Checklist: Securing your wordpress installation

With the recent rise in brute-force attacks against WordPress installations, it’s now my turn to write down a checklist on things to do that will make your installation more secure.

There are different levels to secure the installation, you can do changes to the wordpress files and settings in wordpress.

You can do changes on the webserver settings, like adding .htaccess if you are running Apache or simple rules in nginx.

Let us start by backing up both database and files before we do any actual changes. This site or writer are in no way responsible if something goes wrong with your site. This is a general recommendation which should be adapted to your installation.

The things that you decide to implement on your WordPress site, do them one at a time. Then test every aspect of your site before moving on to the next step. It is hard to find and fix errors on your site if you make multiple changes at one time, you will never know what broke it.

Changes you should do to your WordPress installation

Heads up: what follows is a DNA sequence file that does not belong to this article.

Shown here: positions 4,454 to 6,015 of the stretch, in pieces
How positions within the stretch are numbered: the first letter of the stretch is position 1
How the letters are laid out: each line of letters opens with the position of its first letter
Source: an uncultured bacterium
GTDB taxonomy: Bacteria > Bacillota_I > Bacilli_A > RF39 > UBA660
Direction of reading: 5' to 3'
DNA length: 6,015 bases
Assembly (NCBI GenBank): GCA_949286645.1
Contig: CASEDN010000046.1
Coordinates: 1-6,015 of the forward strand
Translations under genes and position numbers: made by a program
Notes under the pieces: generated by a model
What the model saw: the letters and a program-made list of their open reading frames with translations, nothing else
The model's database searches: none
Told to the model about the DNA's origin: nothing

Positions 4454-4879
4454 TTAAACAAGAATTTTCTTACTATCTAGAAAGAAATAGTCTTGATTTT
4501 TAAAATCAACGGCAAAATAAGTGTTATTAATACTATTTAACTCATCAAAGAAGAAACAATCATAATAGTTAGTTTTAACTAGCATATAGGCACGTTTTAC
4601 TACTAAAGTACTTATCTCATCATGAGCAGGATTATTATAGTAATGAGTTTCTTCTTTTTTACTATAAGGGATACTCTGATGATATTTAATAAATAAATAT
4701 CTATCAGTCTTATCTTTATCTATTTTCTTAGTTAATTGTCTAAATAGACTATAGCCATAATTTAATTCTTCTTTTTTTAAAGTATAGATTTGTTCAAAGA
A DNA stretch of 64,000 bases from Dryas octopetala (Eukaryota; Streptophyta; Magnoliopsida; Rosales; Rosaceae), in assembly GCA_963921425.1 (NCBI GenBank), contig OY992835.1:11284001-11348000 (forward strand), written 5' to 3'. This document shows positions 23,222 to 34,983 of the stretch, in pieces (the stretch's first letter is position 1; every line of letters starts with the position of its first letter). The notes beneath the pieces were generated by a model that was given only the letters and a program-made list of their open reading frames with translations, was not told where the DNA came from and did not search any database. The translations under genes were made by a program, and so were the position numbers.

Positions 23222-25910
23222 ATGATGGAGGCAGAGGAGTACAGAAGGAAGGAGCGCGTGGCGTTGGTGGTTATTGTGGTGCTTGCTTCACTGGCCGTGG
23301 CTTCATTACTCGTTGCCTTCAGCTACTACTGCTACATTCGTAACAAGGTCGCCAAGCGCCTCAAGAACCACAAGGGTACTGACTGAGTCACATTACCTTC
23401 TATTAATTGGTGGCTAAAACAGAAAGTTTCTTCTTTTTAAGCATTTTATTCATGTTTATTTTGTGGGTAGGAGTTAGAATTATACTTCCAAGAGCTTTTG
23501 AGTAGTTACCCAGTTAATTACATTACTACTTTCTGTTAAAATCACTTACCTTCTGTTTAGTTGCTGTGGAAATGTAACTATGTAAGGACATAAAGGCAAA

These are things to consider to do or change in WordPress, no particular order.

  • Keep the amount of plugins to a minimum. If it’s not in use, remove it.
  • Always update your WordPress installation as soon as possible, the same goes for plugins and themes.
  • Do not use the default login name og “admin”, change it to something random.
  • Use secure passwords. Combine upper/lowe case, numbers and special characters.
  • Edit your wp-config.php file and change the wordpress keys. Tip is to use the WordPress Key Generator.
  • Install and use some security plugins, like Better WP Security Plugin or Wordfence Security plugin.
  • Do not use the default database table prefix of “wp_”, change it to something random. This is harder to do when you have a site running but not impossible.


Changes you should consider if you are using Apache

  • use .htaccess to ass an IP restriction to your wp-admin directory
  • or add a password to access the wp-admin diretory



Changes you should consider if you are using nginX

This code I read about at, haven’t tested it myself so the usual disclaimer (as always) is in place.

Backup, backup, test, test again, before you go live.

Add this to your nginx config file (make sure you READ it before as it must be changed to suite your site settings)


That’s a few pointers in how to secure your wordpress site, nothing that can’t be found almost anywhere on the internet.

There are even more things you can do in your work to protect the wordpress site of your life.

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